• George Saunders is the #1 New York Times bestselling author of eleven books, including A Swim in a Pond in the Rain; Lincoln in the Bardo, which won the Booker Prize; Congratulations, by the way; Tenth of December, a finalist for the National Book Award; The Braindead Megaphone; and the critically acclaimed collections CivilWarLand in Bad Decline, Pastoralia, and In Persuasion Nation. He teaches in the creative writing program at Syracuse University.
Reviews-
  • Publisher's Weekly

    August 22, 2022
    Booker winner Saunders (Lincoln in the Bardo) returns to the short form with a wide-ranging collection that alternates his familiar fun house of warped simulations with subtler dramas. In “Ghoul,” actors playing demons at an Inferno-esque attraction called “Maws of Hell” succumb to workplace rivalries under the watchful eye of their managers. “Love Letter,” set in a Trumpist dystopia where “loyalists” report dissenters for infractions, takes the form of a man’s cautionary letter to his defiant grandson. The title story imagines a sinister company whose employees, little more than programs, are forced to recreate Custer’s last stand. Other stories probe loss, regret, and hopefulness. “The Mom of Bold Action” follows a frustrated writer and housewife facing turmoil when her son is attacked by at least one of two identical old creeps. “Mother’s Day” explores the inner life of a once feisty elderly woman now living at a remove from the world after her daughter runs away from home. “Elliot Spencer” combines futurism and pathos as a mind-wiped counterprotester suddenly recovers his identity. Saunders’s four previous collections shook the earth a bit harder, but he continues to humanize those whom society has worn down to a nub. Despite the author’s shift to quieter character studies, there’s plenty to satisfy longtime devotees.

  • AudioFile Magazine George Saunders has won many awards for his writing. His skill as an author and as a narrator is on display here. He delivers the first and last stories in this audio collection, bookending an excellent cast. All nine of the stories focus on people with problematic identities, and each narrator embodies his or her protagonist's particular problem in an appropriate and evocative way. There are elements of science fiction and fantasy, but they never lose touch with relatable human experience, even in (so far) completely impossible circumstances. The stories in which the protagonists' humanity is mostly absent still manage to elicit empathy. These are excellent performances of excellent stories. D.M.H. Winner of AudioFile Earphones Award � AudioFile 2022, Portland, Maine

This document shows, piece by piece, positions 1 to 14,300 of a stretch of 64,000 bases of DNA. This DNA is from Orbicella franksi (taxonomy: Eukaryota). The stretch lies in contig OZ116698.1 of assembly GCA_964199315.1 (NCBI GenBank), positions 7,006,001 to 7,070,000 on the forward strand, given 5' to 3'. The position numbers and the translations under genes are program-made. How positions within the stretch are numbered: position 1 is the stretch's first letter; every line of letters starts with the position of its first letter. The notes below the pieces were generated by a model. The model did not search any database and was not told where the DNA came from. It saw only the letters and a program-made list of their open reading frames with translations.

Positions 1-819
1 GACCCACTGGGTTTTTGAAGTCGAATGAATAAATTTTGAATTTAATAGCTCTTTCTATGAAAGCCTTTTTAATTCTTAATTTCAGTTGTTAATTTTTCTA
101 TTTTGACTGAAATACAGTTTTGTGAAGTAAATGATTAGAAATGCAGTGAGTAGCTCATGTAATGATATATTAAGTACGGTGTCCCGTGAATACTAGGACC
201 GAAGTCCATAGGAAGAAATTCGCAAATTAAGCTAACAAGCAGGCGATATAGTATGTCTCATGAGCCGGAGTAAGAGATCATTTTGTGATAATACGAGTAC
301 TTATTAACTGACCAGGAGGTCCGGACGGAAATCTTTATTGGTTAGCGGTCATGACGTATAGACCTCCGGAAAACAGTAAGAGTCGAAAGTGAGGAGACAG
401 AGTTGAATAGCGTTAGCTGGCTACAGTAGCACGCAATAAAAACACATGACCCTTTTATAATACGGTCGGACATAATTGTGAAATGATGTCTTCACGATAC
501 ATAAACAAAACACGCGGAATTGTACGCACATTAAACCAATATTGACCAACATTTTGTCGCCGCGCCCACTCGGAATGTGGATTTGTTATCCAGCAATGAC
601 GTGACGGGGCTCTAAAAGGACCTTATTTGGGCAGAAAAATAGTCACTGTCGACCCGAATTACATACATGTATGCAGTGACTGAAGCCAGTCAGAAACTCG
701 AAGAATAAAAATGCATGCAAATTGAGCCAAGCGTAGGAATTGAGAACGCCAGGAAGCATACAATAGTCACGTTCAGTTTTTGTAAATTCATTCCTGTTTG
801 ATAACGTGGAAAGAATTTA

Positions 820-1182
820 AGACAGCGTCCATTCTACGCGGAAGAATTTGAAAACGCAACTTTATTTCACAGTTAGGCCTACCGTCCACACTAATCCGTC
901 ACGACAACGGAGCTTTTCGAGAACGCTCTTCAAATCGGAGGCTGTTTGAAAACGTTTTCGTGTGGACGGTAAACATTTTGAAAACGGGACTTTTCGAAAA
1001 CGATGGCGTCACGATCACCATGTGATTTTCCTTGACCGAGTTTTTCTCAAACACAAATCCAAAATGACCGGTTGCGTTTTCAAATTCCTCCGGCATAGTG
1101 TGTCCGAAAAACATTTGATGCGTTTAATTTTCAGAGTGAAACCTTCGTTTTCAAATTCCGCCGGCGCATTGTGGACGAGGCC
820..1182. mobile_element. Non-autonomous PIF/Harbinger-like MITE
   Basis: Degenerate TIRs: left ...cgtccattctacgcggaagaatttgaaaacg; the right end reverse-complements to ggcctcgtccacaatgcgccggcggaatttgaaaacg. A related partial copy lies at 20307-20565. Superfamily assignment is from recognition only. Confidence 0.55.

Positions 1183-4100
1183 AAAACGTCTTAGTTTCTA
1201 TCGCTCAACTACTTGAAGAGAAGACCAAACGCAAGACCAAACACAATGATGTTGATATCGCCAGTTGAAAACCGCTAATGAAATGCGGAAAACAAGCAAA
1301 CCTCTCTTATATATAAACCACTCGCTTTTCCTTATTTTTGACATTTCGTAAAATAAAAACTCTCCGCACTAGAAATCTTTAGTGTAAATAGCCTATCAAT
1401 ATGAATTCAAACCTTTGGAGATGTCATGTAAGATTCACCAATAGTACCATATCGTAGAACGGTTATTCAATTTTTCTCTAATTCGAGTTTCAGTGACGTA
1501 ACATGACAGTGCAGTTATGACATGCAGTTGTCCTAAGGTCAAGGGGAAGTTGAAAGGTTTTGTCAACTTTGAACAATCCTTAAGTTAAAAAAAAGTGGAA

• Library Journal

    March 1, 2023

    Booker Prize winner Saunders (Lincoln in the Bardo) returns with astute observations about poverty, inequality, power, class, exploitation, revenge, relationships, love, and disappointment. An all-star cast of narrators including Saunders himself, Tina Fey, Michael McKean, Edi Patterson, Jenny Slate, Jack McBrayer, Melora Hardin, and Stephen Root breathe magic into these nine stories. The varied narrators help listeners shift gears, moving from the stories of marginalized employees forced to entertain the rich with a musical of Custer's last stand, to an overprotective mom seeking revenge for a slight against her son, and ending with the man who desperately wants to sell his house to the right buyer but just can't close the deal. Each narrator is perfect for the story they perform as they boost the content and let Saunders's mastery of satire shine. Ranging from sci-fi to realistic present-day settings, the scope of this work goes from weird to wonderful. VERDICT There is a reason Saunders is often cited as one of the finest short-story writers working today. Each story in this collection has the potential to be an all-time favorite, and the addition of superstar narrators makes this an essential purchase for all public libraries.--Christa Van Herreweghe

    Copyright 2023 Library Journal, LLC Used with permission.